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JANUARY 20, 1953 ^
Continued From Page 1
“It is the sincere desire of the
management of the Firestone Com
pany that this scholarship program
will make it possible for the child
ren of many of our employees, who
ordinarily could not afford a col
lege education, to benefit from ad
vanced educational opportunities.
“We hope that those students
who obtain a college education be
cause of the Firestone Scholarship
Program will be able to make
significant economic and social
contributions to their families,
their communities, and their coun
* * * ;
SCHOLARSHIPS will be allo
cated to various sections of the
country on the basis of proportion
ate Firestone employment, there
by assuring that children of all
emj)loyees will have equal oppor
tunity to win one of the college
education scholarships regardless
of where they may live. Only sons
and daughters of those employees
whose averages base pay does not
exceed $625 per month will be
considered for Firestone Scholar
Dr. H. E. Simmons, President
emeritus of the University of
Akron, assisted in the development
of the Firestone Scholarship Pro
gram. In May of last year, he was
retained by the Firestone Com
pany to make a study of educa
tional assistance programs.
The results of this study, and
consultations with officials of rep
resentative universities and edu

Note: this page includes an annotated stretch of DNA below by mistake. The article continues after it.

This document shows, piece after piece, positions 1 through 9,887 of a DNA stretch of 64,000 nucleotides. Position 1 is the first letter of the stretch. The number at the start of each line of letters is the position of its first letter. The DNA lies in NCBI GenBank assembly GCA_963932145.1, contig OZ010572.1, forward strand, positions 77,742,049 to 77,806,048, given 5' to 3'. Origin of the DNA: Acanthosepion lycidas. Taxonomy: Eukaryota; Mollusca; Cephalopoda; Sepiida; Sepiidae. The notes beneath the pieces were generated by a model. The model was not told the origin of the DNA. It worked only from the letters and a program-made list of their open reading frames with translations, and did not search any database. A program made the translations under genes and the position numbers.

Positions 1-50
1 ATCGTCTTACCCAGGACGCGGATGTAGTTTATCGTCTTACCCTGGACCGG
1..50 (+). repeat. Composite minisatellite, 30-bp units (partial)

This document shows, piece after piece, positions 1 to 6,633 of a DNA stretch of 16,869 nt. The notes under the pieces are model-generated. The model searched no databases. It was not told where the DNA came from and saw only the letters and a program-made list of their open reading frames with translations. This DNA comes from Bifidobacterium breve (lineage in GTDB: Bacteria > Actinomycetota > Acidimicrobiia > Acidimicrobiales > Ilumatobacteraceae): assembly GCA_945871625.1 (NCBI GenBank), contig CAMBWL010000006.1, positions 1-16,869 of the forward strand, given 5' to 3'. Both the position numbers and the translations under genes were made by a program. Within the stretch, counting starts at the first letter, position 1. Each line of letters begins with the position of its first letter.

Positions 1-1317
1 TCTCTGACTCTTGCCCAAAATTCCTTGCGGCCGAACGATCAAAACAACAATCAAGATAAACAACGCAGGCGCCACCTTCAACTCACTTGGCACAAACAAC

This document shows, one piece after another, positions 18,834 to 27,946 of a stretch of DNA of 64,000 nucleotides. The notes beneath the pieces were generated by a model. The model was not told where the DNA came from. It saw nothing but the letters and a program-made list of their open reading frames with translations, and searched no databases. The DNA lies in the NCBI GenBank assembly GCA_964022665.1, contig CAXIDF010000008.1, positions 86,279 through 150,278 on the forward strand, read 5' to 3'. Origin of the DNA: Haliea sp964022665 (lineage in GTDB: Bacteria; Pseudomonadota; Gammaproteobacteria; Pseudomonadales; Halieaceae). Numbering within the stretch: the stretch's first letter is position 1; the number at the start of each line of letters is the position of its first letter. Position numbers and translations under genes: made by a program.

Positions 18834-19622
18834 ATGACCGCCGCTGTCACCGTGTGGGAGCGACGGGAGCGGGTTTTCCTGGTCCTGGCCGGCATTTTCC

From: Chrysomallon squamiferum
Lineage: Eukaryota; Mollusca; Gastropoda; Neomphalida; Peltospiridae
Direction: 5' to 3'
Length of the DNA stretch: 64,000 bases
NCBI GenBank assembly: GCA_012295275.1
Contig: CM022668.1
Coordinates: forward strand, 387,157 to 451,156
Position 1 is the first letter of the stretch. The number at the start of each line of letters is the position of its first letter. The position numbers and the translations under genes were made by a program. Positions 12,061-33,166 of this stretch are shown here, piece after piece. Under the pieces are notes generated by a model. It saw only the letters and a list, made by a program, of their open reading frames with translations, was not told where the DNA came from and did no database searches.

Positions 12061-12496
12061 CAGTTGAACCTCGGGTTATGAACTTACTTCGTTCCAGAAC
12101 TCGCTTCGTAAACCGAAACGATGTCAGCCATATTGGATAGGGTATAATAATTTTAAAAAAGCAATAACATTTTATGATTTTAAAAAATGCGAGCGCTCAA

cational foundations, were com
bined to make the Firestone
Scholarship Program one of the
most helpful yet established. De
tails of administration of the pro
gram also were worked out during
the eight-month study.
Dr. Simmons will serve as
Executive Director of the Firestone
Deadline for all applications
has been established as April 1.
Announcement of the names of
the 15 winners of the 1953 Fire
stone Scholarship awards is
scheduled for early June.
Complete information on the
Firestone Scholarship Program,
and application forms now are
available at the Industrial Rela
Schedules Continued From
Tues., Jan. 27, Twisting vs General
7:00 P. M.
FIRST SHIFT DUCK PIJJS
Wed., Jan. 21, Twisting vs Spin
Mon., Jan. 26, Twisting vs Carding
Wed., Jan. 28, Spinning vs Weav-
6:00 P. M.
Thurs., Jan. 22, Weaving vs Spin
Tues., Jan. 27, Twisting vs Spin
Thurs., Jan. 29, Weaving vs Card
10:30 A. M.
Group Insurance Continued
From Page 2
The insurance staff headed by
Mrs. Minnie Kilby, with assistance
by Mrs. Bobbie Baldwin and Mrs.
Grace Reeves, visiting nurse, is
available to give information and
advice to employees during office
hours each day. This office is in